African-American anti-slavery religious adherents ultimately proved more vocal and fervent in their praise of the Emancipation Proclamation than their white counterparts. The essays of parts seven and eight move forward chronologically into the Reconstruction era and post-war remembrances.
These concluding sections allow for an assessment regarding the transformative nature of the war for women in the post-war nation. The Reconstruction-era New Orleans courts empowered women, specifically African-American women, to construct households, control their wages, and determine their labour opportunities. These legal transformations produced a violent backlash. In contrast, Faye Dudden offers a more conservative understanding.
Neither the African-American press nor alternative white press outlets could adequately respond to the fake news. Both Micki McElya and Wendy Hamand Venet show the purposeful exclusion of African American women, the development of separate racial understandings of the meaning of the Civil War, and the consequences for contemporary discussions over the contested memorial landscape, defined by whiteness. Employing the persistent erasure of African-American women as her point of entry, McElya shows how the early Kentucky commemorations reflected the national impulse, promoting reconciliation among white northerners and southerners at the expense of African Americans.
They also rejected the national reconciliation impulse and made little effort to participate in the Blue and Gray veteran reunions. Overall, the anthology successfully uncovers the diverse experiences of northern and southern women during the Civil War era. The rigid north-south paradigm, however, ignores women living in the American West and their own varied experiences. While claiming an intersectional approach, the anthology's essays do not consistently explore the experiences of African-American women.
This collection of essays invites us to cross historical, regional, and disciplinary boundaries. The contributors consider a range of primary texts, use a number of critical approaches, and make some surprising connections. The borders created by the concepts of north and south provoke us to ask if the terms continue to represent real divisions, or if usage and habit have drained them of any real meaning.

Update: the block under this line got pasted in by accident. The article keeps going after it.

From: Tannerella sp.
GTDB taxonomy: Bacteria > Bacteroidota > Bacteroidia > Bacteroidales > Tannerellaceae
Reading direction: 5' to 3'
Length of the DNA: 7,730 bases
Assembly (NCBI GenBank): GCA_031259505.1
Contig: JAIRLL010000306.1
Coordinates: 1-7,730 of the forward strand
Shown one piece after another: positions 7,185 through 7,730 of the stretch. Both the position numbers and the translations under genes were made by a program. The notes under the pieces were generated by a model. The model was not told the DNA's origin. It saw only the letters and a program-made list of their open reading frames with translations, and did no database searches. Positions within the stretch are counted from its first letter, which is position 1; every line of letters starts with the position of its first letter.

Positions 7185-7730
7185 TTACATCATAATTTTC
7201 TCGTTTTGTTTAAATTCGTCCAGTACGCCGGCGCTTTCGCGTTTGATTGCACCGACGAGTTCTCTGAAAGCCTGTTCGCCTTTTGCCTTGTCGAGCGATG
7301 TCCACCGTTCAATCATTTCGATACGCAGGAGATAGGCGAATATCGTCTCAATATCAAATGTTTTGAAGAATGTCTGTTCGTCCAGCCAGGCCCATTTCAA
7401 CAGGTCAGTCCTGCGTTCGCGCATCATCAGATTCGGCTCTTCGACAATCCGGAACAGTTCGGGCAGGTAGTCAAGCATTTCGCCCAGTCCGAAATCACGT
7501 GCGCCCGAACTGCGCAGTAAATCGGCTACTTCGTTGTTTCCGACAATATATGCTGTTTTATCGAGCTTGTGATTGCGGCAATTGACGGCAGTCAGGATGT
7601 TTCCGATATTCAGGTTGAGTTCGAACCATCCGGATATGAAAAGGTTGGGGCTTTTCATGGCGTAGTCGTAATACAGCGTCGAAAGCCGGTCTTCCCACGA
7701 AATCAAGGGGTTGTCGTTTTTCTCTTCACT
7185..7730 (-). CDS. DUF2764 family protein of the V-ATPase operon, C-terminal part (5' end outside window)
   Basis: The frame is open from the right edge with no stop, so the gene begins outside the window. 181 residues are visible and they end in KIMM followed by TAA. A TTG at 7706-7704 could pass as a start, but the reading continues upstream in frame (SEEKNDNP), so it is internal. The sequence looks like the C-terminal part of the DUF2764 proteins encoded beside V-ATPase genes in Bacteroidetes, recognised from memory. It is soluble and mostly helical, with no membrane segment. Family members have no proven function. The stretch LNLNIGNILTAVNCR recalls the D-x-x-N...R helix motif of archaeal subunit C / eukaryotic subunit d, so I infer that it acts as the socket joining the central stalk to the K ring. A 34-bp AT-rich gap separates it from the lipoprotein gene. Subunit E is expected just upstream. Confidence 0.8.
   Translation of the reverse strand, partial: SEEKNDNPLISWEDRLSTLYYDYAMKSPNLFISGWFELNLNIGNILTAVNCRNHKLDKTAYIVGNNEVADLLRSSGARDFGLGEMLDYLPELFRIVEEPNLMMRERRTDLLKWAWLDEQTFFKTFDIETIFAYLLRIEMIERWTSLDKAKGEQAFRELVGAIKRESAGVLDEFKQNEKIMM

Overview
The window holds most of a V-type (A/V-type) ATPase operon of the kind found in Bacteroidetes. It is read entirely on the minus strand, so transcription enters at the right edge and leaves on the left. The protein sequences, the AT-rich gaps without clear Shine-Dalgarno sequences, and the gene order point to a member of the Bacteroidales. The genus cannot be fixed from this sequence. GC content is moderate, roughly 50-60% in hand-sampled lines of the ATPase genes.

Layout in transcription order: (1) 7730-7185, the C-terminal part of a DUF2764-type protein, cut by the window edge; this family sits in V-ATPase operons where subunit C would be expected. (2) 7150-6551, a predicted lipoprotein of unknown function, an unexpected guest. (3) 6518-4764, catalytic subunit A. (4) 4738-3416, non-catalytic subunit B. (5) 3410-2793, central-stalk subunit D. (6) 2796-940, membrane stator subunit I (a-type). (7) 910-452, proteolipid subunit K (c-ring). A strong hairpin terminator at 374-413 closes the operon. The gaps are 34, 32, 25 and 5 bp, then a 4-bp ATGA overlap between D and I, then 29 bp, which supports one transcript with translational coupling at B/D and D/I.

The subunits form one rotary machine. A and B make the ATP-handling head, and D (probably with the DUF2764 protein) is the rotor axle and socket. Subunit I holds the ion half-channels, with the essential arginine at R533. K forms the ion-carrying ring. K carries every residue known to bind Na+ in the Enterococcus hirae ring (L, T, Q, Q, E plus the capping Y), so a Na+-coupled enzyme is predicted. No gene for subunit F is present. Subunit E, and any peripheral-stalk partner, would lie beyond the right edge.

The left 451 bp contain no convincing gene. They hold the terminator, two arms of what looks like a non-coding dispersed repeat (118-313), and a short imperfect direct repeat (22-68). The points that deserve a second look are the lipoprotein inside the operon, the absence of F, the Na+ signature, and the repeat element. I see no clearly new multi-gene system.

And how have literary texts sought to represent and elucidate the divisions and to complicate and undermine such rigid categories? This collection of essays considers such questions and offers some tentative and original answers. The essays in North and South treat a wide variety of topics, generically and geographically, chronologically and creatively.
They interrogate the elusive topic of boundaries symbolic and literal; boundaries as means of communication rather than division; boundaries that create borderlands; boundaries that invite transgression; boundaries that resist erasure. This collection of essays considers such questions and offers some tentative and original answers. The essays in North and South treat a wide variety of topics, generically and geographically, chronologically and creatively.
They interrogate the elusive topic of boundaries symbolic and literal; boundaries as means of communication rather than division; boundaries that create borderlands; boundaries that invite transgression; boundaries that resist erasure. Across and within these boundaries, the theme of identity emerges: international, national, regional, gendered, racial, ethnic. Christine DeVine is the Mary E. There are currently no reviews for this title.
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Positive views of the economy have sharply increased in countries like Australia and the United Kingdom. Despite an uptick in some places, many say that children will be worse off financially than their parents, according to a new Pew Research Center survey conducted this spring in 16 publics and in the U. Only in Singapore and Sweden do half or more hold this optimistic view. In the U. The survey also finds that people who say the coronavirus crisis has been mishandled by their government and those who say the economy is failing to recover in ways that show the weaknesses of their economy are more likely to say that the current economic situation is bad and that children will be worse off financially than their parents.